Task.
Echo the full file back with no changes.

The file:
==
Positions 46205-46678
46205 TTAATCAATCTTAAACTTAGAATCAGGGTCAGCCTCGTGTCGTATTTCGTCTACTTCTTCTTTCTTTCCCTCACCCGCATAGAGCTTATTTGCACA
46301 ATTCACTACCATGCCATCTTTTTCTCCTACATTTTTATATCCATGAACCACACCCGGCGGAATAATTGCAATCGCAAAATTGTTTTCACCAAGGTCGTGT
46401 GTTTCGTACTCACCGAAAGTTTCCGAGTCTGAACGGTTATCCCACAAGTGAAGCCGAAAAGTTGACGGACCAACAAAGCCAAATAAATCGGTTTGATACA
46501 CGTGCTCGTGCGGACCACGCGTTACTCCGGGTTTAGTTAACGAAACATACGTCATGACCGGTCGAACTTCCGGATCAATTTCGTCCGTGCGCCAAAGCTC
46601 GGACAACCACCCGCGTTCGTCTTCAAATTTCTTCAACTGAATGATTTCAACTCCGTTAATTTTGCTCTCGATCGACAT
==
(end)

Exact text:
Positions 46205-46678
46205 TTAATCAATCTTAAACTTAGAATCAGGGTCAGCCTCGTGTCGTATTTCGTCTACTTCTTCTTTCTTTCCCTCACCCGCATAGAGCTTATTTGCACA
46301 ATTCACTACCATGCCATCTTTTTCTCCTACATTTTTATATCCATGAACCACACCCGGCGGAATAATTGCAATCGCAAAATTGTTTTCACCAAGGTCGTGT
46401 GTTTCGTACTCACCGAAAGTTTCCGAGTCTGAACGGTTATCCCACAAGTGAAGCCGAAAAGTTGACGGACCAACAAAGCCAAATAAATCGGTTTGATACA
46501 CGTGCTCGTGCGGACCACGCGTTACTCCGGGTTTAGTTAACGAAACATACGTCATGACCGGTCGAACTTCCGGATCAATTTCGTCCGTGCGCCAAAGCTC
46601 GGACAACCACCCGCGTTCGTCTTCAAATTTCTTCAACTGAATGATTTCAACTCCGTTAATTTTGCTCTCGATCGACAT